A look back at PQ Monthly's first year

Share This Article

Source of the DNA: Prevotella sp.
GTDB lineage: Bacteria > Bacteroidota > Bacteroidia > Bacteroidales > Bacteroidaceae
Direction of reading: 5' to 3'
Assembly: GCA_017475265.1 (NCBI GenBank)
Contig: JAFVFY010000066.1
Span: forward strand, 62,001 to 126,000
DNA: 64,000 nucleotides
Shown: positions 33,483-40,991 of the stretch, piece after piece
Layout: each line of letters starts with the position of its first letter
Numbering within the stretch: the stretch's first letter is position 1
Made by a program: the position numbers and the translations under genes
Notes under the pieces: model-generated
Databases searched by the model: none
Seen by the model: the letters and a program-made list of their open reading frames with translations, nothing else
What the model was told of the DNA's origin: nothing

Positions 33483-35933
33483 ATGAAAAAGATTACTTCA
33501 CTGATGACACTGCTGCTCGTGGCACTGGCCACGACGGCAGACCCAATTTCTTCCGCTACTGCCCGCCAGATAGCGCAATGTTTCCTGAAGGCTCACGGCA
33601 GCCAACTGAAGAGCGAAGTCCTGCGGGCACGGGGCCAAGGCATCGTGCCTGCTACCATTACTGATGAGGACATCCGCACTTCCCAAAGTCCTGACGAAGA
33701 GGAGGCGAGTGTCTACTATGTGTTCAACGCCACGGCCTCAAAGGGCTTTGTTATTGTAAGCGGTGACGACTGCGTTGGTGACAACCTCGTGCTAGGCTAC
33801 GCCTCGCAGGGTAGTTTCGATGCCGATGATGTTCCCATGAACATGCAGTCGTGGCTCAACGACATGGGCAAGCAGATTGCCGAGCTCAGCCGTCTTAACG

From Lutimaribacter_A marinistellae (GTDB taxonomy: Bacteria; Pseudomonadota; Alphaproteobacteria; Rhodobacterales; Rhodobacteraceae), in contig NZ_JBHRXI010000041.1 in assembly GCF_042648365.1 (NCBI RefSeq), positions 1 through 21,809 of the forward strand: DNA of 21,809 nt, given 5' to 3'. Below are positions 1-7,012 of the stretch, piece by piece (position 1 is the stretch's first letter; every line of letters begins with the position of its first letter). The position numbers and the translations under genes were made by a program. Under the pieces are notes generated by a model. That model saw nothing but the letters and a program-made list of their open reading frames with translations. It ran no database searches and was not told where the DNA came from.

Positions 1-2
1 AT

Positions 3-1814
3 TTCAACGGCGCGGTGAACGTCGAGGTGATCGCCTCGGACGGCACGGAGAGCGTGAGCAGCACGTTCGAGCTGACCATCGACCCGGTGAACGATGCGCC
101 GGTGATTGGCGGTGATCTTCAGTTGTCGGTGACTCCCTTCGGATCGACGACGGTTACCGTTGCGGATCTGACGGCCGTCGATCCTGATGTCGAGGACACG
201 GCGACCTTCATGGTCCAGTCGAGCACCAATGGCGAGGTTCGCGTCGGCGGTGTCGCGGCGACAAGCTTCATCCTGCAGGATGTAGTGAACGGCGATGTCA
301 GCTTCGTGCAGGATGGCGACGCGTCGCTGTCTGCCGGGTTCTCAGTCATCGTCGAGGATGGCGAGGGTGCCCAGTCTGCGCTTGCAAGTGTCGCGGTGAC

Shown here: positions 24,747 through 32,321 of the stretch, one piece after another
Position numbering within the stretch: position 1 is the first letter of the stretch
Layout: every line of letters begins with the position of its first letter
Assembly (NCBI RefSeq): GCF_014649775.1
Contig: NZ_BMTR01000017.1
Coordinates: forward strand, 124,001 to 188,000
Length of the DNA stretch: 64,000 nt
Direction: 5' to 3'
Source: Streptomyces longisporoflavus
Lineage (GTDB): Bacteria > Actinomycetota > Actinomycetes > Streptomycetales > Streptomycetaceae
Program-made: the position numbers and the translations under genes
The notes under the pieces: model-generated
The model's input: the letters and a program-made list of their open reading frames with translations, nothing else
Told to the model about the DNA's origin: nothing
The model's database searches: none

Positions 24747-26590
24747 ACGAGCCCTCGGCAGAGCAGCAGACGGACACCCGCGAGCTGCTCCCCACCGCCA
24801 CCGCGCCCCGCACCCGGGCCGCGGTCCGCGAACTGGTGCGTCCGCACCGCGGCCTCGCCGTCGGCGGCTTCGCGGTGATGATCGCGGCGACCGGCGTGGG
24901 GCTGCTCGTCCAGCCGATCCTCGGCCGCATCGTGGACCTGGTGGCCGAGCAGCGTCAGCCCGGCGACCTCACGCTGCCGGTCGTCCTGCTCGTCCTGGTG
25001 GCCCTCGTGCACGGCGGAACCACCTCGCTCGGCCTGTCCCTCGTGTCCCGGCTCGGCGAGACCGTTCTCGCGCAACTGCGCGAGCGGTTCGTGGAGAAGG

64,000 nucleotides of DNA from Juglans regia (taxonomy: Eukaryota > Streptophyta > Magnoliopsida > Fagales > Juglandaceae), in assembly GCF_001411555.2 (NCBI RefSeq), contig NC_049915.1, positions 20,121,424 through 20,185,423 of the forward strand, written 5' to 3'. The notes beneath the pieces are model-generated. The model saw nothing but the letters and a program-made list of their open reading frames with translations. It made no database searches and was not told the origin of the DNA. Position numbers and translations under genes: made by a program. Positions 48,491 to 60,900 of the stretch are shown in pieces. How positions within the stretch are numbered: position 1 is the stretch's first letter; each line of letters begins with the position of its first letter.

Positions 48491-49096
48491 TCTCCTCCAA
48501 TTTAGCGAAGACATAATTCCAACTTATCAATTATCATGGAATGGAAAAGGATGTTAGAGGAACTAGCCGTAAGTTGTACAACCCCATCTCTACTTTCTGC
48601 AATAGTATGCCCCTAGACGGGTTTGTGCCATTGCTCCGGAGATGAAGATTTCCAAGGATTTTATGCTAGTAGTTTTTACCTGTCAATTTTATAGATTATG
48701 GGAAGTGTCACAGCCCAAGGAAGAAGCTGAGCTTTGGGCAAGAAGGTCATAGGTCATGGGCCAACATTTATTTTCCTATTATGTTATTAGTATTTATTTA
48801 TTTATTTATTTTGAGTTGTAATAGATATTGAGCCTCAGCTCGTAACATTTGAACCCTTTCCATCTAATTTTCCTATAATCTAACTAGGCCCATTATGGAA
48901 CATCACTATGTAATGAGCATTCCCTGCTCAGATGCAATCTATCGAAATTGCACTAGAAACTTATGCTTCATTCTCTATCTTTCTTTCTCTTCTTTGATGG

282870_530422066981988_729912886_n Here, a few of PQ Monthly’s staff share thoughts on why they work for an LGBTQ newspaper, their favorite memories of PQ’s first year, and some gratitude for their colleagues. Most of all, though, we all have to thank you — the person reading this right now. You, the reader, are exactly why this paper exists; you are the reason we stay up late writing, make so many calls to sign up advertisers, partner with so many community organizations. We do all of this for you because we love you, and because you deserve it. So, from the bottom of our collective heart: thank you. “This last year has probably been the most stressful and the most professionally satisfying of my life, not to mention the most jam-packed with fascinating new people and experiences. Yet what stands out to me are the quiet moments at my computer, editing articles or putting the finishing touches on an issue before we send it to press. I have shed tears (some brought on by a particularly moving piece of writing, others by a particularly daunting pile of work that only seems manageable after a good cry); I have felt overwhelming, delicious, deadly-sin-level pride in the quality of what we produce; and I have been deeply humbled by the amazing talents of the people with whom I work. This is not something I say lightly, as these days people usually seem to confuse being knocked down a peg with having their ego stroked. (You know, the ‘I am so humbled by this huge honor you bestowed on me for being awesome’ kind of humility.). No, I truly mean these folks are so talented they make me feel like a drooling dunce at times. They push me to be better, and their dedication, passion, and honesty are shining examples of what I love so much about this community.†— Julie Cortez, Editor-in-Chief 66700_530418340315694_663077401_n“When our old digs closed, I remember feeling like the world came crashing down around me. Then, weeks later, this Brilliant Media team came swooping in, and I wondered how the hell this weird, wonderful family would work. I left our first meeting, which took place in the back of a North Portland coffee shop, still wondering if such a daunting task — launching an entirely new print publication — could actually happen. With this cast of characters? The more we met, the more I realized, bit by bit, we were on to something good. I’ve had the pleasure of interviewing some of our city and state’s most beloved leaders — from Kendall Clawson to Michael Kaplan to Byron Beck — and it’s been incredible to see a newspaper inspire such community involvement. From people rallying around us, to people from all walks wanting to make their voices heard — it finally feels like we’re a paper of the people, for the people. It may sound cheesy, but it’s true. I know we have a long way to go — but it’s satisfying to be able to say we’ve only just begun.†— Daniel Borgen, Staff Writer “The bare honest truth is that being a member of the PQ group has meant that I am a now a member of an extended family that means the world to me. We have laughed, we have cried, we have supported each other and we have had our little tiffs like any other normal family. I am involved with people who share a belief that we can all make a difference, that what we do is worthwhile, and that by their bravery in both their personal and professional lives have broadened my boundaries every day. In short, this last year has given me color, sparkle, wit, and sincerity. The only downside has been that due to all this fabulousness in my daily life, it has become nigh impossible to get a date with a heterosexual male that can impress me in the least.†— Lynda Wilkinson, Sales Representative “My hallmark moment was around Pride of this last year — I realized that we really have a strong team. I had been working on my own for a long time, and realizing just how solid our team was made me choke up all teary-eyed with joy. I work with such an honest, good group of people, and I understood that we can really take PQ a long way. I got ultra-motivated, even more so than I was in the beginning, working alongside such wonderful people. I was, and am, truly proud.†— Gabriela Kandizora, Principal & Business Development 224908_530415170316011_2124439316_n“The teamwork and camaraderie of our group is amazing; we’re all on the same page to a large extent. Everyone is so fully behind the mission, and working towards the common cause; it feels sort of like a family, this integral team that wants to put out this publication for the community and do it well. I love it. It’s really more than a job to me.†— Larry Lewis, Sales Representative “At the very first PQ Press Party, I wore a pair of cufflinks which had belonged to my Great-Uncle Rhett. They have quite a backstory: Rhett lived secretly as a gay man from the 1950s onwards in cities like Atlanta and San Francisco. He didn’t come out to the family until shortly before he passed away, which was when I was very young, and even then it was never something that was talked about in the family. Right after the press party, I misplaced the cufflinks (I blame the champagne). Just a few weeks ago, right in the middle of the harried time that we on the editorial team calls ‘Deadline Fever,’ I found the cufflinks again. I was struck by the fact that the work that we do would absolutely blow Rhett’s mind — I doubt that he would have ever imagined that his grand-nephew could be out in the world as a gay man the way that I get to be, or that a paper like PQ could cover the LGBTQ community and its concerns in this way. I understood that there is something really historically significant to this project, that it could only occur in a space like this, in a time like this, through the hard work of a team like this — that we’re fulfilling the wildest dreams of so many generations of queer people who could maybe never imagine something like this existing. It became personal at that point — that when it comes down to it, I’m doing this for Rhett, for his friends and his lovers and everyone who dreamed that someday life for people in our community could be like this, because without them, we couldn’t be here today.†— Nick Mattos, Staff Writer “I used to believe that a job could offer either compelling work or pleasant colleagues (never both). Experience bore this out — I’d had “career†jobs with intolerable work environments and lackluster retail jobs with stellar coworkers. But in this past year working with the fine folks at PQ I’ve learned that it is possible to have the best of both worlds. The work we do — providing insightful and engaging coverage of issues affecting LGBTQ communities — is compelling and important. And the people I have the honor of working with — let me just say that I look forward to meetings (and we’re talking about some long meetings). I am constantly inspired by the passion and dedication of the PQ team. Whether that looks like Melanie making appearances at three or more community events in a night, Daniel crafting witty columns and moving stories after a 50-hour work week, Julie spending her birthday editing our words (every year!), Nick digging deep for an angle no one else would have considered, Chris working weekends to wrap it all up in a beautiful bow, or the ad sales team doing that dirty work so that we can take home a paycheck and keep on putting out the paper. We’re not just a team, we’re a family. When I came out as trans last month, their first response was, ‘Congrats! How can we help?’ It’s the same attitude we approach the community with, and it makes me proud to do what we do.†— Erin Rook, Web Editor and Writer